The core stage development schedule for NASA’s Space Launch System (SLS) remains aggressive and any additional delays will threaten the program’s internal goal of launch readiness by September 2018, according to the Government Accountability Office (GAO).

GAO, in a report (GAO-16-612) released Wednesday, said the core stage development effort had approximately 50 days of schedule margin, or time within the schedule where activities can be delayed before affecting a key milestone. It said this key milestone is core stage delivery to Kennedy Space Center, Fla., to begin integrated operations with the Orion space capsule and Exploration Ground System (EGS) programs. The core stage functions as SLS’ fuel tank and structural backbone.

NASA and Orbital ATK performed their second SLS qualification motor test firing on June 28, 2016. Photo: Orbital ATK.
NASA and Orbital ATK performed their second SLS qualification motor test firing on June 28, 2016. Photo: Orbital ATK.

In addition, GAO said any delay in core stage development reduces schedule reserve for the whole SLS program. This is because the core stage is the program’s critical path, or the path of longest duration through the sequence of activities that determines the program’s earliest completion date. With only two months of schedule reserve remaining between the program’s internal goal and committed launch readiness date of November 2018, any reduction in program reserves threatens the committed launch readiness date.

GAO said that an independent review team responsible for reviewing SLS at each major program milestone found in 2015 that the core stage was unlikely to be able to support the SLS program’s committed date for launch readiness. This team, called the SLS Standing Review Board, cited a variety of reasons for this, including a steep learning curve for the handling and alignment of such a large structure and the potential for human access issues to avionics and propulsion once the stage is assembled.

The Standing Review Board also said an important event called the green run test carries risks because it is the first time both the cluster of four RS-25 engines will be fired and the first time the integrated engine and core stage auxiliary power units will be tested in flight-like conditions. The green test also carries risks, according to the board, because it will be the first time flight and ground software will be used in an integrated flight vehicle. The green run test is the culminating test of core stage development where the actual EM-1 core stage flight article will be integrated with the cluster or four RS-25 engines and fired for 500 seconds under simulated flight conditions.

Prime contractor Boeing [BA] and NASA told GAO they are working to establish additional margin within the core stage schedule, but whether the core stage stays on schedule is largely dependent on the success of the green run test. Boeing officials told GAO they originally had margin in their schedule for a second green run test if needed, but that it was removed due to the tight schedule.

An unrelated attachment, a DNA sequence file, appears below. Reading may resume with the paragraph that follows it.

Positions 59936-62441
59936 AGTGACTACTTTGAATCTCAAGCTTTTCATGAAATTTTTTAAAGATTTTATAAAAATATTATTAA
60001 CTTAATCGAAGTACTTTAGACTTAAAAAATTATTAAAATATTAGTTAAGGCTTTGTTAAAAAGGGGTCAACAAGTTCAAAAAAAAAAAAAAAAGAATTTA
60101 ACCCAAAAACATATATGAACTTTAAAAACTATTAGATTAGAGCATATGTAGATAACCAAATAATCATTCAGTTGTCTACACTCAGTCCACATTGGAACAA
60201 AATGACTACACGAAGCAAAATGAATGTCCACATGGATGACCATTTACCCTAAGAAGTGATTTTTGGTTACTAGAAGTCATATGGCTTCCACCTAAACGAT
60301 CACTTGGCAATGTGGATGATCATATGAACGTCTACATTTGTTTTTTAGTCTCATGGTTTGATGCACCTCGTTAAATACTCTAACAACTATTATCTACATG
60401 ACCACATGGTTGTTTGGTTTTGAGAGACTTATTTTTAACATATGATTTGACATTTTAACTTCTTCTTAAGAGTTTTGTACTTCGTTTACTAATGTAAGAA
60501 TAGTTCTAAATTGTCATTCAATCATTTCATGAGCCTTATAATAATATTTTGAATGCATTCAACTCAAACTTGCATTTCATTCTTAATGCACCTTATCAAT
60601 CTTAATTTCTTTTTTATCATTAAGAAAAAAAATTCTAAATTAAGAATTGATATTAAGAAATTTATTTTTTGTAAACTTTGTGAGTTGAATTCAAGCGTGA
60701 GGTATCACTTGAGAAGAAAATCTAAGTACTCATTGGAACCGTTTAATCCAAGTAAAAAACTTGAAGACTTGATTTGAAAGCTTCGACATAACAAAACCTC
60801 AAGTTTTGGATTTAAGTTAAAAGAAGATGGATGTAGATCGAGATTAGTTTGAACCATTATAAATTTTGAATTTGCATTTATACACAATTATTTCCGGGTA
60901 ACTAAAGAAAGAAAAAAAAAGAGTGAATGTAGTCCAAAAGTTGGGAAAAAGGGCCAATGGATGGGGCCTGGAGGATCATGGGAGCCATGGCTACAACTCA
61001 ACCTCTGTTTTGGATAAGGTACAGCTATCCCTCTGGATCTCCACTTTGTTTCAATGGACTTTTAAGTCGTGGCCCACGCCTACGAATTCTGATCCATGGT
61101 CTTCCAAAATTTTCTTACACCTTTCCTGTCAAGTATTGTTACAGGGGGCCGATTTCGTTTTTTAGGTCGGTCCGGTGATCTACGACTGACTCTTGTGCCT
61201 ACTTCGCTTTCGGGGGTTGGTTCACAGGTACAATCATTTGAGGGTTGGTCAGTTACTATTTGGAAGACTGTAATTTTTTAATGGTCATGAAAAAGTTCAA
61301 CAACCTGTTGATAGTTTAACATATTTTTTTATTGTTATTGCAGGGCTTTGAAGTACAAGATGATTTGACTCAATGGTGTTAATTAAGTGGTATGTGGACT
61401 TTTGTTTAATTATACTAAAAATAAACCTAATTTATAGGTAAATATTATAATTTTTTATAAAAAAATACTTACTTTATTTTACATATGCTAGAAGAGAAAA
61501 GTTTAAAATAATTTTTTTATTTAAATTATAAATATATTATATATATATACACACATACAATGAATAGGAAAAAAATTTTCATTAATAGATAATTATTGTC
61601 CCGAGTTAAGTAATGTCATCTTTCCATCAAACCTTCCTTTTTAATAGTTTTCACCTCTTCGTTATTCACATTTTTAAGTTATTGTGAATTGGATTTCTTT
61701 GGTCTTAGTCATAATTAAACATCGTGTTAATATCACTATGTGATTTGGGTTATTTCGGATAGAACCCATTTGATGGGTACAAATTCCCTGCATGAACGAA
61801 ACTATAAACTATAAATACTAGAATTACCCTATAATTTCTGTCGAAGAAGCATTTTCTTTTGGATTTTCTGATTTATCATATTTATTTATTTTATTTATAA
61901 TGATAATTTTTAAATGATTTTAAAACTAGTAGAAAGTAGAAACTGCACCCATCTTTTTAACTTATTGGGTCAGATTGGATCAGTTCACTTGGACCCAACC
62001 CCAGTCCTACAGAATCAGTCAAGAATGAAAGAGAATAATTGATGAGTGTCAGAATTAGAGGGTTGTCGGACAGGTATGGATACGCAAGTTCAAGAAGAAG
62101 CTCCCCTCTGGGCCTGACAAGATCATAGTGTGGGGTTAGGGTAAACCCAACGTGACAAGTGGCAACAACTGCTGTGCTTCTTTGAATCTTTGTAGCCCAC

GAO also found that the SLS program has not positioned itself well to provide accurate assessments of core stage progress because it has never had a performance measurement baseline for the core stage that is necessary to support full earned value management reporting. Earned value, or the planned cost of completed work and work in progress, can provide accurate assessments of project progress, produce early warning signs of impending schedule delays and cost overruns and provide unbiased estimates of anticipated costs at completion.

A SLS program official told GAO when the program and Boeing conducted its integrated baseline review, the program realized the contractor’s plans assumed synergies between the core stage and exploration upper stage efforts that would produce cost savings for the contractor, but NASA did not have the funding to begin this work under the same time frames identified by the contractor.

A SLS program official told GAO NASA asked Boeing to start replanning activities with a proposal that removed the exploration upper stage development from this contract action. GAO said NASA and Boeing in May signed the contract replan, with a cost increase of nearly $1 billion, from about $4.2 billion to about $5.2 billion. However, program officials told GAO it will probably be this summer before he program receives contractor earned value management data derived from the new performance baseline, some 4.5 years after contract award.

Without this information, GAO believes the SLS program has been in a poor position to understand the extent to which technical challenges with the core stage are having schedule implications or to the extent to which they may require reaching into the programs’ cost reserves.